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If a medical professional makes an error that results in injury to the patient, the patient may be able to sue the negligent party or parties for monetary damages to compensate him or her for the medical injury. Medical malpractice claims arise when a health care professional or organization provides unskilled or negligent treatment that results in injury to the patient. The underlying basis for a medical malpractice claim is that you sustain an injury as a result of treatment that falls below the accepted standard of medical care for that particular field of professional expertise. It is important to note that North Carolina is one of only a few states that follow the doctrine of contributory negligence. This means if the injured party is even 1% at fault in creating the injury, he or she is completely barred from any recovery.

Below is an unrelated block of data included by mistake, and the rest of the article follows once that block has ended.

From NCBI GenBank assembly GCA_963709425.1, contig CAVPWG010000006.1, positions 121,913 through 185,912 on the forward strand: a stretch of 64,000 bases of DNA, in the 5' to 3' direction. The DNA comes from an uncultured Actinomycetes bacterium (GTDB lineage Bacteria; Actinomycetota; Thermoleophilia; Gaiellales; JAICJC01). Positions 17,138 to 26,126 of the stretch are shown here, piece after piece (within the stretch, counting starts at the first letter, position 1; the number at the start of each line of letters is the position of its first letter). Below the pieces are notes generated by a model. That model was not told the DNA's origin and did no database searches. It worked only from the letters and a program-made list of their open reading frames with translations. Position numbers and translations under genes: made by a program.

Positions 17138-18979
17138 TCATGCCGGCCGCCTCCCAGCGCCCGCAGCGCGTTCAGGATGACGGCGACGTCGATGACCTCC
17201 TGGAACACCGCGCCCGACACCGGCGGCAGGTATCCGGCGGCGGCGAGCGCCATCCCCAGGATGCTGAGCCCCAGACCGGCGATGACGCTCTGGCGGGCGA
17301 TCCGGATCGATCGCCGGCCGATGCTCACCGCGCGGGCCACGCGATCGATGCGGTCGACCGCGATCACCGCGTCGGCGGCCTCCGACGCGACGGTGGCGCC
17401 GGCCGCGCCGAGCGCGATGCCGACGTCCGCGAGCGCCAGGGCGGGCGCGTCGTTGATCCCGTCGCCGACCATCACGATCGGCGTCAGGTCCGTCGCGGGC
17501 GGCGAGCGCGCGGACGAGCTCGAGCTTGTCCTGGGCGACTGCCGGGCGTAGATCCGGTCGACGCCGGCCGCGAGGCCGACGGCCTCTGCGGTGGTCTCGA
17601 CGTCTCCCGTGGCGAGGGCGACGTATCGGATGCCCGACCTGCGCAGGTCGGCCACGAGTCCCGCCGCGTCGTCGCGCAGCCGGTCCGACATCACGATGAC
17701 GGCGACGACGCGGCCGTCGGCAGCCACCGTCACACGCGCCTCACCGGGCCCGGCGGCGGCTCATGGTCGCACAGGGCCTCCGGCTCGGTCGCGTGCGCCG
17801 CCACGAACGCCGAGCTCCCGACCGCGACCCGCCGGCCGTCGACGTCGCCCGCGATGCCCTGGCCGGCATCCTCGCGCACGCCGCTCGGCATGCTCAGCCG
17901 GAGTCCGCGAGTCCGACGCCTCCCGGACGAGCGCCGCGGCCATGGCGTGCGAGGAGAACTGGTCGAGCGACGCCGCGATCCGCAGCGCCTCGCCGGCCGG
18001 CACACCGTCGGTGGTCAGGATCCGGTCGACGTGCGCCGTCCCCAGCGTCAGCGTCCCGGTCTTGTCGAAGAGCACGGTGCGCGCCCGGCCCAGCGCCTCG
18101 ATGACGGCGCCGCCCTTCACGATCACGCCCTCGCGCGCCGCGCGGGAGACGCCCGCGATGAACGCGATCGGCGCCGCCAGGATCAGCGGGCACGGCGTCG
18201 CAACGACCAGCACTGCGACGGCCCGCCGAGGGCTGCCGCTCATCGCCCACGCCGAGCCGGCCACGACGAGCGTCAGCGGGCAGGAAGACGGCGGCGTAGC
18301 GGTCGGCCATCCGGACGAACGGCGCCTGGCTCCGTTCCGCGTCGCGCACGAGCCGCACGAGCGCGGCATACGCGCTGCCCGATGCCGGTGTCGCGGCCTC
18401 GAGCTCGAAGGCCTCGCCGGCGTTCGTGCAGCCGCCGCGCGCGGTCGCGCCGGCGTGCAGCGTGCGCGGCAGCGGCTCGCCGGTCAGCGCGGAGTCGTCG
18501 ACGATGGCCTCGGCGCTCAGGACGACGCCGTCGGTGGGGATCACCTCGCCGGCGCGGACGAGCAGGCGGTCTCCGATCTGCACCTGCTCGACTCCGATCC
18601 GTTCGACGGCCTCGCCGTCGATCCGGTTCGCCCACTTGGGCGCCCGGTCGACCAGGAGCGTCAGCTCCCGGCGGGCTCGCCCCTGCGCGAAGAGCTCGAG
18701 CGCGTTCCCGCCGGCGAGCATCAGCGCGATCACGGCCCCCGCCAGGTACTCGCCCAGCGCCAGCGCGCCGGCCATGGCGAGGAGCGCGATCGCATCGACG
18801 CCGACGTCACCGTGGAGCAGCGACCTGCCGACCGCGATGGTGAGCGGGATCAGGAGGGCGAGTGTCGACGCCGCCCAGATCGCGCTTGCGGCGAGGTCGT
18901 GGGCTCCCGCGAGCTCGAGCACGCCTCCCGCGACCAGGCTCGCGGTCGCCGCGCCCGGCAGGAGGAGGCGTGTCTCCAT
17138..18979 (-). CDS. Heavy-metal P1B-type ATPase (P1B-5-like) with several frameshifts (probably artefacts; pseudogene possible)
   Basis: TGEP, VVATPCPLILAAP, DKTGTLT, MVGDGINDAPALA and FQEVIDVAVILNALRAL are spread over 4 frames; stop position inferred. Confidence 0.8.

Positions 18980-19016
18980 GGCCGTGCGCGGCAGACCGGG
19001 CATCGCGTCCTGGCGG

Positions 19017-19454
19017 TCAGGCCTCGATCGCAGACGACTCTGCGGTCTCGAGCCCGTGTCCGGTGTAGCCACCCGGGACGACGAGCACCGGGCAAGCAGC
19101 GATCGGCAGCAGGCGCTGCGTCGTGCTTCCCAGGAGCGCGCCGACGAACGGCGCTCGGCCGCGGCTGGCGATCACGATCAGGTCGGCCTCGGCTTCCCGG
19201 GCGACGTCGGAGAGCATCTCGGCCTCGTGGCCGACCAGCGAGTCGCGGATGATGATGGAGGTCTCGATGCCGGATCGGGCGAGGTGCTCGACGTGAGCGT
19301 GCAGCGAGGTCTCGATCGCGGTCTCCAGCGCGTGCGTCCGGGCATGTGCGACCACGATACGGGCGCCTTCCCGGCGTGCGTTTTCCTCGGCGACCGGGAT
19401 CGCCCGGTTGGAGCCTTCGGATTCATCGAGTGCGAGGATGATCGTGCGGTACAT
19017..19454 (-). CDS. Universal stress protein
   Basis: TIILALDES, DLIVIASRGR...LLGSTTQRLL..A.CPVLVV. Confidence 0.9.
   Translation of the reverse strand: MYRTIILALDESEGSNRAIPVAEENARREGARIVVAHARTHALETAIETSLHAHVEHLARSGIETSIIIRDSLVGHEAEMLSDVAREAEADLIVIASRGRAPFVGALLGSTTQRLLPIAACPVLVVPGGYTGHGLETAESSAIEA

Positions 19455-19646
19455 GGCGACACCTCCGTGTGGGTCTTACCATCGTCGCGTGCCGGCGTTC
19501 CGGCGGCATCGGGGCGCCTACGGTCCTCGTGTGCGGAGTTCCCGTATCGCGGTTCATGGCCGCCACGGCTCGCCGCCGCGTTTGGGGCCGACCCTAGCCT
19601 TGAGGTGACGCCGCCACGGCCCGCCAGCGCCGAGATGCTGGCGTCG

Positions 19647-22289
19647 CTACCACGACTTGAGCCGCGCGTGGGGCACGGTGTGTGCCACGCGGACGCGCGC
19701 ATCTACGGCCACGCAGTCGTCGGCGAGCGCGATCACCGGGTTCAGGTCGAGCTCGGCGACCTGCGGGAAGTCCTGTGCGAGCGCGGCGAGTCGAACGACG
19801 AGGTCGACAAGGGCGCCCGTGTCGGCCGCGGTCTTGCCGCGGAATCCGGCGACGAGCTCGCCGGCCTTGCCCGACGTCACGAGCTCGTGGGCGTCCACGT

Some examples of medical malpractice include incorrect diagnosis or failure to diagnose, failure to treat, improper treatment, delay in treatment, prescription errors, surgical errors, foreign object left in the body, failure to properly monitor a patient, failure to order necessary tests, birth injuries, rendition of services without informed consent, etc.
This article is intended to be helpful and informative. But even common legal matters can become complex and stressful. A qualified medical malpractice lawyer can address your particular legal needs, explain the law, and represent you in court. Take the first step now and contact a local medical malpractice attorney to discuss your specific legal situation.